Saturday, April 14, 2012
Speaking Of Reasonable Limits To Rights
A little aside from Heller:
Like most rights, the right secured by the Second Amendment is not unlimited. From Blackstone through the 19th-century cases, commentators and courts routinely explained that the right was not a right to keep and carry any weapon whatsoever in any manner whatsoever and for whatever purpose...Although we do not undertake an exhaustive historical analysis today of the full scope of the Second Amendment, nothing in our opinion should be taken to cast doubt on longstanding prohibitions on the possession of firearms by felons and the mentally ill, or laws forbidding the carrying of firearms in sensitive places such as schools and government buildings, or laws imposing conditions and qualifications on the commercial sale of arms.26 [Footnote: We identify these presumptively lawful regulatory measures only as examples; our list does not purport to be exhaustive.]
We also recognize another important limitation on the right to keep and carry arms. Miller said, as we have explained, that the sorts of weapons protected were those “in common use at the time.” 307 U. S., at 179. We think that limitation is fairly supported by the historical tradition of prohibiting the carrying of “dangerous and unusual weapons.”...
It may be objected that if weapons that are most useful in military service—M-16 rifles and the like—may be banned, then the Second Amendment right is completely detached from the prefatory clause. But as we have said, the conception of the militia at the time of the Second Amendment’s ratification was the body of all citizens capable of military service, who would bring the sorts of lawful weapons that they possessed at home to militia duty. It may well be true today that a militia, to be as effective as militias in the 18th century, would require sophisticated arms that are highly unusual in society at large. Indeed, it may be true that no amount of small arms could be useful against modern-day bombers and tanks. But the fact that modern developments have limited the degree of fit between the prefatory clause and the protected right cannot change our interpretation of the right.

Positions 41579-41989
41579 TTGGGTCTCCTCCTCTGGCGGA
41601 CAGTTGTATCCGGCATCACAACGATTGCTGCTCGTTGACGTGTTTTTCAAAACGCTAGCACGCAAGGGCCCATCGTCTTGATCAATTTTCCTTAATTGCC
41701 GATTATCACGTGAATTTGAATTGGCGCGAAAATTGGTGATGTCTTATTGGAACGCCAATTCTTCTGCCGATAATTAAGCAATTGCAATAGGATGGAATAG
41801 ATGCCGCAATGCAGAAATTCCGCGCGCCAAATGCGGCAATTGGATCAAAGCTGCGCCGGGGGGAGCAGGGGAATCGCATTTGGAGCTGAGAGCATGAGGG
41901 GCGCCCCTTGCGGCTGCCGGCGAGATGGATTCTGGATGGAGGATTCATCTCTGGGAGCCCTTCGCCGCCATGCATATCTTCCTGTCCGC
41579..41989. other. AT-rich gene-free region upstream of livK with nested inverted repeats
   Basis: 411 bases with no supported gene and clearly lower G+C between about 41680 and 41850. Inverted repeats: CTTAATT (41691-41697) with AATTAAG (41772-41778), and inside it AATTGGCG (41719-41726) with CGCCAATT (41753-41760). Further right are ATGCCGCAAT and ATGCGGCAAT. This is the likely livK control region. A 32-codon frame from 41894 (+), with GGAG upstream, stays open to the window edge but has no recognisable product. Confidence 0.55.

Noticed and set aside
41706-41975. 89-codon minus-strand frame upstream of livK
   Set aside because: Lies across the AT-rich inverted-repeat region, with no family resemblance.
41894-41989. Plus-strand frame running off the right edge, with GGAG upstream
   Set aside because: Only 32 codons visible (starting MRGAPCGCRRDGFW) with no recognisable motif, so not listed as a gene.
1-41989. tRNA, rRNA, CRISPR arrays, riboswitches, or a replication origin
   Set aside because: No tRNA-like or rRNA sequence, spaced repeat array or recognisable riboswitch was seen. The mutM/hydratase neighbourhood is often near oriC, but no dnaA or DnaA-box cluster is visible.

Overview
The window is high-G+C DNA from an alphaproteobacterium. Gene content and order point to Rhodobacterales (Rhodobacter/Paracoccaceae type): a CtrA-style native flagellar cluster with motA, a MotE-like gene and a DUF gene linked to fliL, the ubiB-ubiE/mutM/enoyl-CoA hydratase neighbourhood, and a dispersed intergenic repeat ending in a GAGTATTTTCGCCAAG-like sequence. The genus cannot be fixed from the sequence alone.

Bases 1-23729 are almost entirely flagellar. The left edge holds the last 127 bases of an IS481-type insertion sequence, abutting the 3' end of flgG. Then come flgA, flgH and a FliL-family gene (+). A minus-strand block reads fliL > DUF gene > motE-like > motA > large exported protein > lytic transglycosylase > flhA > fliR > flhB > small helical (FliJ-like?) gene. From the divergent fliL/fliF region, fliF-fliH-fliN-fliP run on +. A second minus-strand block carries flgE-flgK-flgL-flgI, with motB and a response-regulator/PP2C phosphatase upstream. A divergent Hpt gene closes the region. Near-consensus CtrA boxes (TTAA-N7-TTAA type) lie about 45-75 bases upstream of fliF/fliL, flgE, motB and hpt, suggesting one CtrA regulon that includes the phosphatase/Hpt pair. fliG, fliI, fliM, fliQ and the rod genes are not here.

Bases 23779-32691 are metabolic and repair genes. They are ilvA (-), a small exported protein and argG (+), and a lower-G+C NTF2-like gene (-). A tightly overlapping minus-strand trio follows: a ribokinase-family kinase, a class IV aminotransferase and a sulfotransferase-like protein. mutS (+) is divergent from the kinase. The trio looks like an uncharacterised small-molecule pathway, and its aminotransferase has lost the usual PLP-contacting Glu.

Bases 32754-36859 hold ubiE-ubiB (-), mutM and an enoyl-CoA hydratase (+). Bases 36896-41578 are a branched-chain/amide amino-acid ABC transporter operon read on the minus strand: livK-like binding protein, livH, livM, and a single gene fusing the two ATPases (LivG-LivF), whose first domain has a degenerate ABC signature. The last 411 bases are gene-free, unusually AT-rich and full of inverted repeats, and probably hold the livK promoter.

This is actually one reason I joined the NRA. While I agree the 2nd Amendment pertains to individual rights--per Heller--there are clearly reasonable bounds we can debate and implement through the political process. I'd like the NRA to represent socially-responsible gun ownership, rather than rabid Tackleberry and Homer types writing legislation.
In the spirit of a West Wing episode:
Matt Skinner: You know I never understood why you gun control people don't all join the NRA. They've got two million members, you bring three million to the next meeting, call a vote; 'All those in favor of tossing guns?' (snaps fingers) Bam. Move on.
If we did that then Romney wouldn't be able to help Wayne LaPierre with his fearmongering...
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